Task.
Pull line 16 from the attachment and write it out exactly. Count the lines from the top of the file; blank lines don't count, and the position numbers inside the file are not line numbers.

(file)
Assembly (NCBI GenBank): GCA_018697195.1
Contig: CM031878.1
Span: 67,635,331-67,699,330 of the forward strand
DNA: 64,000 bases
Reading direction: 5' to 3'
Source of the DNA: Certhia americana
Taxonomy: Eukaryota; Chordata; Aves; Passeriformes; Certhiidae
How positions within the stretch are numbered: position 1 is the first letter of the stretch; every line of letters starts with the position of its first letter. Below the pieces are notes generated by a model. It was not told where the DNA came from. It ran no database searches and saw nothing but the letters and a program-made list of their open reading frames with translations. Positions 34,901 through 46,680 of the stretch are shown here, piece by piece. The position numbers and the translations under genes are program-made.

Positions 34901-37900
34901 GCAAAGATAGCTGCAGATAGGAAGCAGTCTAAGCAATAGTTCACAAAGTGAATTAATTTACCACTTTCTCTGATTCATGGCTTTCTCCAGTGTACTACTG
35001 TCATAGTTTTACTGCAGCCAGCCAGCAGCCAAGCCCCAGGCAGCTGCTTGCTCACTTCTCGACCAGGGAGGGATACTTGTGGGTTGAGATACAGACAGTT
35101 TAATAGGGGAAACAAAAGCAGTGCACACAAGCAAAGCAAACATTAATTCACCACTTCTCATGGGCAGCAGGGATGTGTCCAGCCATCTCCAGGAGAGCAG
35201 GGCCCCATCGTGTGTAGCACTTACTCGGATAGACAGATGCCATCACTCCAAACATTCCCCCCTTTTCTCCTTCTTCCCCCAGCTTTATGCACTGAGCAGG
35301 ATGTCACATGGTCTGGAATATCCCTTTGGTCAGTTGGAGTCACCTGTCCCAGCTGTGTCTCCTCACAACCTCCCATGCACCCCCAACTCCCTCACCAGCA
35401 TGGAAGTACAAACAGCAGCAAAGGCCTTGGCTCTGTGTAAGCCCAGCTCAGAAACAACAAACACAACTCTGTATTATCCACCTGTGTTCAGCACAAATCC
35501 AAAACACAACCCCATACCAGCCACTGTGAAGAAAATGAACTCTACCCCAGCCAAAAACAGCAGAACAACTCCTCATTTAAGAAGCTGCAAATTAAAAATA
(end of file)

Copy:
35501 AAAACACAACCCCATACCAGCCACTGTGAAGAAAATGAACTCTACCCCAGCCAAAAACAGCAGAACAACTCCTCATTTAAGAAGCTGCAAATTAAAAATA